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Employers increasingly look at social networks when making hiring decisions

Probing into prospective employees' social networking sites is becoming an ever more common practice among employers, according to a new survey commissioned by CareerBuilder. Forty-five percent of the 2,667 hiring managers surveyed reported checking up on candidates' Facebook or MySpace profiles--more than twice the 22 percent who copped to snooping last year.

For 35 percent of the surveyed employers, the information they found kept them from hiring a candidate. The most common information negatively influencing the decision included tasteless pictures or messages, indications the candidate consumed alcohol or used drugs, and nasty comments about previous employers.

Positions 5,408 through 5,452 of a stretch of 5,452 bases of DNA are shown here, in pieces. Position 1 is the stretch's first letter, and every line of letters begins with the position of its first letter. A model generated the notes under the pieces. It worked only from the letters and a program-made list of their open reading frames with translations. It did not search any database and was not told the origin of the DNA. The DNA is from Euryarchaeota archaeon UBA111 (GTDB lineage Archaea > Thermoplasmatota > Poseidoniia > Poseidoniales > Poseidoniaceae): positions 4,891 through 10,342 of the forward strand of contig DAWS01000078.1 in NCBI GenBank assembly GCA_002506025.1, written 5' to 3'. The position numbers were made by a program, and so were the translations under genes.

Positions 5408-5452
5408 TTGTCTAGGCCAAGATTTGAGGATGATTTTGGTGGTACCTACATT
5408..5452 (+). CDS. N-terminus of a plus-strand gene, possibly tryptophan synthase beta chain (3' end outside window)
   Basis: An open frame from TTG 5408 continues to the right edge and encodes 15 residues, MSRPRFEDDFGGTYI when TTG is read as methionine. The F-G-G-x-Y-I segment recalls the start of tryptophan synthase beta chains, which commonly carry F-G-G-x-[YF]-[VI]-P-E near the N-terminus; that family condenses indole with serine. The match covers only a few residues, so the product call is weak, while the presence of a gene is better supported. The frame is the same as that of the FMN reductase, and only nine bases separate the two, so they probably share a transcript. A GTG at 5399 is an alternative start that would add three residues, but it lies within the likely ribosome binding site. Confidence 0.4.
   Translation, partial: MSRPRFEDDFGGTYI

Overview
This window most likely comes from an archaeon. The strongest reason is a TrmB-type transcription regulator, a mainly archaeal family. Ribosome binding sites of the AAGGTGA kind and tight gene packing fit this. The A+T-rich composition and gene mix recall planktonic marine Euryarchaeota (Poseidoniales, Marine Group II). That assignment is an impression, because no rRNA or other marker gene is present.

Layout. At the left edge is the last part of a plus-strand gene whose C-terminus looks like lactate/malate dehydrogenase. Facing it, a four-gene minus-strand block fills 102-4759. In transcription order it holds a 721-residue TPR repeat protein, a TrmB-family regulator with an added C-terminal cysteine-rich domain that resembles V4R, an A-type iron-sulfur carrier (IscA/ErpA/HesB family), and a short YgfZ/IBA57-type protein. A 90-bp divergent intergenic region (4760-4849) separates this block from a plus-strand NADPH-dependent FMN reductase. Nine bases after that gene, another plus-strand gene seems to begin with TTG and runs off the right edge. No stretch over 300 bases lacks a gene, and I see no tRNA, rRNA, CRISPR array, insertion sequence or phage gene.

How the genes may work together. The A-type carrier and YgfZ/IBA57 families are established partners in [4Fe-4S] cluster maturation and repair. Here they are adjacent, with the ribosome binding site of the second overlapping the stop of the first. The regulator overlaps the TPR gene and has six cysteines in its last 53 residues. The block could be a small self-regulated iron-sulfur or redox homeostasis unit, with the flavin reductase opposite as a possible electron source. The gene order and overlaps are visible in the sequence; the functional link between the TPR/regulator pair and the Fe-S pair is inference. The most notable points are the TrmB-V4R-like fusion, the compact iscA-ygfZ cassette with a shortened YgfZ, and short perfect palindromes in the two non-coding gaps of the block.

While it's reasonable to look into inappropriate behaviors publicly displayed online, employers need to protect themselves from potential discrimination suits.

"Employers have to defend themselves by having legitimate reasons for denying the application, whether it's more qualified applicants or another legitimate basis for the action," says Gregory Iskander, of counsel at Littler Mendelson.

Associate Editor

Lauren Williamson

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